Glocosamine’s mode of action in humans is relatively unknown however it has been thought for many years that its administration could give symptomatic relief for osteoarthritis sufferers by providing the mechanism for cartilage repair to improve pain and disability (Fox and Stephens 2007). Although, a few studies in humans has shown that glucosamine HCl reduces IL-1 stimulated production of catabolic enzymes and inflammatory markers like prostaglandin E2 (Nakamura et al 2004Uitterlinden et al 2006). Animal models however have shown that glucosamine has an anti-inflammatory effect by reducing the nuclear factor kappa beta induced by interleukin-1 (IL-1) (Gouze et al 20022006).


Studies are also now showing that daily doses of ibuprofen have a modest effect on B cell viability, proliferation and/or differentiation due to it being expressed in activated B lymphocytes (Bancos et al 2009). However, Ibuprofen has been shown to reduce IgM antibody production by up to 97% and IgG antibody production by up to 70% (with doses of 50 µM or 100 µM ) in a concentration and time-dependant manner in human peripheral blood mononuclear cells (PBMC) especially when administered in the first few days after activation (Bancos et al 2009). Furthermore ibuprofen inhibits PGE2 synthesis synthesis in a concentration-dependent manner; doses of 50 µM or 100 µM ibuprofen statistically diminished PGE2 production in human PBMC in vitro (Bancos et al 2009).

However inflammation, characterised by swelling, paid, redness and fever in response to infections, irritations or injuries, is in part mediated by PGE2 production (Davies et al 1984). Therefore ‘administration of ibuprofen during the first stages of inflammation can have repercussions on the immune system by interfering with optimal antibody production’ (Bancos et al 2014).

Furthermore, if ibuprofen inhibits COX activity and COX-2 is expressed in activated B lymphocytes and is required for optimal antibody production, it is fair to suggest that ibuprofen can have consequences on antibody synthesis (Bancos et al 2014). This has the ability to weaken the immune system which can have serious consequences for children, the elderly and immune-compromised patients (Bancos et al 2014).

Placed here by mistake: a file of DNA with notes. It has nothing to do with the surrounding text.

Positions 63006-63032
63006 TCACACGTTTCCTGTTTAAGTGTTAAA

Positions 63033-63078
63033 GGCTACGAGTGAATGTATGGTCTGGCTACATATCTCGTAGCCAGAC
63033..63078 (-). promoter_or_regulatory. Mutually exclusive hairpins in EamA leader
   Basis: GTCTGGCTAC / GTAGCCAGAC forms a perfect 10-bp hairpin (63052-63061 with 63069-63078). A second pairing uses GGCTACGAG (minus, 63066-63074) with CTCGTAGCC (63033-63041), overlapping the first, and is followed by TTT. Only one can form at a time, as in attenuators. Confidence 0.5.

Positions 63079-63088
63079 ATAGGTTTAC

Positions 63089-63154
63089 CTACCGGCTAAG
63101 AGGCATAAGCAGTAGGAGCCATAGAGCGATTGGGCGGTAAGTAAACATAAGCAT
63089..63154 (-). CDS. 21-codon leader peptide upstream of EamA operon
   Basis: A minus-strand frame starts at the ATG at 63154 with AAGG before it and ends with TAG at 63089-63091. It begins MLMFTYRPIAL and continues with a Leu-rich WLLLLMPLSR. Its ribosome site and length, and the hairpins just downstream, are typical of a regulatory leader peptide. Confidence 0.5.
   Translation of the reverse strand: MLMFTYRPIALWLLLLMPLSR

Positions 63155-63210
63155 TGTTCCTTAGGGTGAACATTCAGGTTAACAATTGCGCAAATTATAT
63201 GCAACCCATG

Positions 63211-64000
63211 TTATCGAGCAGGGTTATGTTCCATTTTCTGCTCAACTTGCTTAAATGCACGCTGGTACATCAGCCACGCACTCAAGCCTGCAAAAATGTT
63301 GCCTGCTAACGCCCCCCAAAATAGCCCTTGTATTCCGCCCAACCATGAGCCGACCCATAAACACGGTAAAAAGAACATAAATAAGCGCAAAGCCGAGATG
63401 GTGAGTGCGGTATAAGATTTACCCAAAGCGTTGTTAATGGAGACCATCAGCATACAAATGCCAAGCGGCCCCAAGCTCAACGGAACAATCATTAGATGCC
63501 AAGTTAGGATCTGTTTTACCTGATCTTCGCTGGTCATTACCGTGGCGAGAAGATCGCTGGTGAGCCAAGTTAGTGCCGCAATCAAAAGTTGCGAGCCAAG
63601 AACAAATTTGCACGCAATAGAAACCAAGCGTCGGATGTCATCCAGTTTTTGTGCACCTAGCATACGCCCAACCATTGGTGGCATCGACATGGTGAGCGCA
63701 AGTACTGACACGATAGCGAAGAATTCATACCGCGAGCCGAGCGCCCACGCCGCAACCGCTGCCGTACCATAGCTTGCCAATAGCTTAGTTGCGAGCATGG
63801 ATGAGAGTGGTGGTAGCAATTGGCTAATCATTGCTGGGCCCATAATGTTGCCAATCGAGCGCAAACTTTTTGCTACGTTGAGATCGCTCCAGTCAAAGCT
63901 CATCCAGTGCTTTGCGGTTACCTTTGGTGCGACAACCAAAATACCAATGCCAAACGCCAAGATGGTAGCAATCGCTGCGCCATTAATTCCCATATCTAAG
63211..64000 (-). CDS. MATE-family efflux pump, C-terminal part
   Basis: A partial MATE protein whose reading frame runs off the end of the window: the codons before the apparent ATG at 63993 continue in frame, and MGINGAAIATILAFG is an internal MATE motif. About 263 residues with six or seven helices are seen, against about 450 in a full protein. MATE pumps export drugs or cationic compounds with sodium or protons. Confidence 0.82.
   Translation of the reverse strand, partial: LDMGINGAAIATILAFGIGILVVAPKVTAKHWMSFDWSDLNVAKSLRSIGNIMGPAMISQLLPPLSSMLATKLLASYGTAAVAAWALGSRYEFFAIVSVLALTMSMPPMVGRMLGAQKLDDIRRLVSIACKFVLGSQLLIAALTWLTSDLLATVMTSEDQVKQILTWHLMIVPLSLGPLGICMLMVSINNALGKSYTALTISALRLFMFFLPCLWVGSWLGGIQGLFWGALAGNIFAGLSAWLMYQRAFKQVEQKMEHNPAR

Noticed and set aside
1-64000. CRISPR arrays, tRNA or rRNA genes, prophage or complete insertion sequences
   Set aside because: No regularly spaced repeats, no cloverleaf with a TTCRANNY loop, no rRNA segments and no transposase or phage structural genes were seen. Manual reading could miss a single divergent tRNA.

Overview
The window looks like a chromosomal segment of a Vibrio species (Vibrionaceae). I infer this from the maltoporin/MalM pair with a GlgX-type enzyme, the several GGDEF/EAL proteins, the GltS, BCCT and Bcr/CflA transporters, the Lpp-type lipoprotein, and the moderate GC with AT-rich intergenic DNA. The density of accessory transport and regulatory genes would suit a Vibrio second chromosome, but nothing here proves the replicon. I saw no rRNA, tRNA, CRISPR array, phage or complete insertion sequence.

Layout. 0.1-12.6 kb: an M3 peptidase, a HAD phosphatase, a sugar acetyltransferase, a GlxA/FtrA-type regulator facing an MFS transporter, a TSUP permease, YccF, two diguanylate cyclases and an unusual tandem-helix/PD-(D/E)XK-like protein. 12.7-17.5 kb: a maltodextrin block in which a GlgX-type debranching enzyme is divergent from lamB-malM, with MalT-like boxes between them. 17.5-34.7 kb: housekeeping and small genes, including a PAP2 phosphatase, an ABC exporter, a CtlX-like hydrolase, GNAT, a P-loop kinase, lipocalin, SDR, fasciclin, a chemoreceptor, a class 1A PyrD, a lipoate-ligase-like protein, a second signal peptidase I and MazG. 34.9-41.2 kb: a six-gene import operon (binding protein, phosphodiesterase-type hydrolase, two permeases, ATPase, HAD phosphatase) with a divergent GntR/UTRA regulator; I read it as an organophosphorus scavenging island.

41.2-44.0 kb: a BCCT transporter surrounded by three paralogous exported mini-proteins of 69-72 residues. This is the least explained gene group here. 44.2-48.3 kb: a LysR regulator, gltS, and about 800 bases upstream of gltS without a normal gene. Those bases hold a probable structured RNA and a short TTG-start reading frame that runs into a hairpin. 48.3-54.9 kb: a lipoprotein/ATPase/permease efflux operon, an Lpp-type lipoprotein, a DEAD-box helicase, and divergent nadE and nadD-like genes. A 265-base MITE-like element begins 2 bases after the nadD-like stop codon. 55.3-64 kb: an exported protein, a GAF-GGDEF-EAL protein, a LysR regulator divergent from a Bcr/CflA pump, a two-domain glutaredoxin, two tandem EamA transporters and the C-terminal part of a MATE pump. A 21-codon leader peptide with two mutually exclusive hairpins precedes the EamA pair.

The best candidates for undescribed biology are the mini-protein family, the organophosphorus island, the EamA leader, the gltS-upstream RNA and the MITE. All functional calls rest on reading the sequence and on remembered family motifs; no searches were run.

With glucosamine’s mode of action being relatively unknown, an incorporation of this nutrient in a comparison with ibuprofen and turmeric’s mode of action is limited. However, with some studies demonstrating that it reduces prostaglandin E2 (Nakamura et al 2004; Uitterlinden et al 2006), the same assertion can be made regarding ibuprofen’s impact on antibody production and its indirect effects through T cells and its direct effects on B cells (X et al 2002).

It can therefore be argued that ibuprofen as well as to some extent, glucosamine, may be offsetting an inflammatory response to produce other inflammatory factors later on and somewhere else in the body. For example, if antibody IgM synthesis can be lowered due to ibuprofen use, and as this is one of the first antibodies to appear in response to exposure to an allergen, then an appropriate immunological function may not occur, thus putting the person at risk of infection. Although this has little obvious relevance on the efficacy of ibuprofen and to some extent ibuprofen in relation to its intended functions, the fact that it may have other wider reaching and systemic implications on the immunological functioning of the body promotes the choice of other more effective and less adverse effect noted drugs or nutrients over ibuprofen and possibly glucosamine.

As chronic diseases, underlined by chronic inflammation, are caused in part by the agitation of multiple signalling pathways, attacking only one pathways with a mono-targeted drug is not likely to be effective (Mencher and Wang 2005). With turmeric having the ability to modulate many signalling molecules rather than working on inhibiting one pathway, like ibuprofen does, it is fair to suggest that turmeric may be more effective at reducing inflammation than ibuprofen. This is because, when one combines this idea with the above sentiments regarding turmeric’s safety, cost and availability, turmeric seems to have the edge over ibuprofen. As Kuptniratsaikul et al 2014 demonstrates above, turmeric showed its extracts are as effective as ibuprofen with fewer gastrointestinal adverse reactions.

Contaminant Use and Contraindications of Drug with Nutrients

Gaby, 2006 in the key textbook A-Z Guide to Drug-Herb-Vitamin Interactions, asserts that turmeric has no interactions or contraindications and does not list any interactions or contraindications for glucosamine either. Ibuprofen, as listed on Health Notes on Nutri Advanced’s website does not have an interactions or contraindications with either turmeric or glucosamine.


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Pharmacology, Physiology and Pathology: Assessment I: Drug/Nutrient Interactions